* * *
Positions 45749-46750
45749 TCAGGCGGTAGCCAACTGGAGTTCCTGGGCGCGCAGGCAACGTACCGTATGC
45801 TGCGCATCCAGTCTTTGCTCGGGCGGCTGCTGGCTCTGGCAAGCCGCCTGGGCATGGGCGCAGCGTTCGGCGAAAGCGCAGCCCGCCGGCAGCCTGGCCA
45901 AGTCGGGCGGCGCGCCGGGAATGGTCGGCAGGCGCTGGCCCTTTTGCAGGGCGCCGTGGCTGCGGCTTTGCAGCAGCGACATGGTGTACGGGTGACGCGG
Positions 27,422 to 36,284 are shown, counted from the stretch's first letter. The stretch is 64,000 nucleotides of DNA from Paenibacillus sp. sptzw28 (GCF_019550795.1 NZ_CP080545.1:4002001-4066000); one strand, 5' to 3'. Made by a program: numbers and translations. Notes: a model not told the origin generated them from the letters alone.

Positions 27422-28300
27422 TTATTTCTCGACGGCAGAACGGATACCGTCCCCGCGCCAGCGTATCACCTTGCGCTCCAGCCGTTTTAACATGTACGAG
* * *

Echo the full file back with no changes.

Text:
Positions 45749-46750
45749 TCAGGCGGTAGCCAACTGGAGTTCCTGGGCGCGCAGGCAACGTACCGTATGC
45801 TGCGCATCCAGTCTTTGCTCGGGCGGCTGCTGGCTCTGGCAAGCCGCCTGGGCATGGGCGCAGCGTTCGGCGAAAGCGCAGCCCGCCGGCAGCCTGGCCA
45901 AGTCGGGCGGCGCGCCGGGAATGGTCGGCAGGCGCTGGCCCTTTTGCAGGGCGCCGTGGCTGCGGCTTTGCAGCAGCGACATGGTGTACGGGTGACGCGG
Positions 27,422 to 36,284 are shown, counted from the stretch's first letter. The stretch is 64,000 nucleotides of DNA from Paenibacillus sp. sptzw28 (GCF_019550795.1 NZ_CP080545.1:4002001-4066000); one strand, 5' to 3'. Made by a program: numbers and translations. Notes: a model not told the origin generated them from the letters alone.

Positions 27422-28300
27422 TTATTTCTCGACGGCAGAACGGATACCGTCCCCGCGCCAGCGTATCACCTTGCGCTCCAGCCGTTTTAACATGTACGAG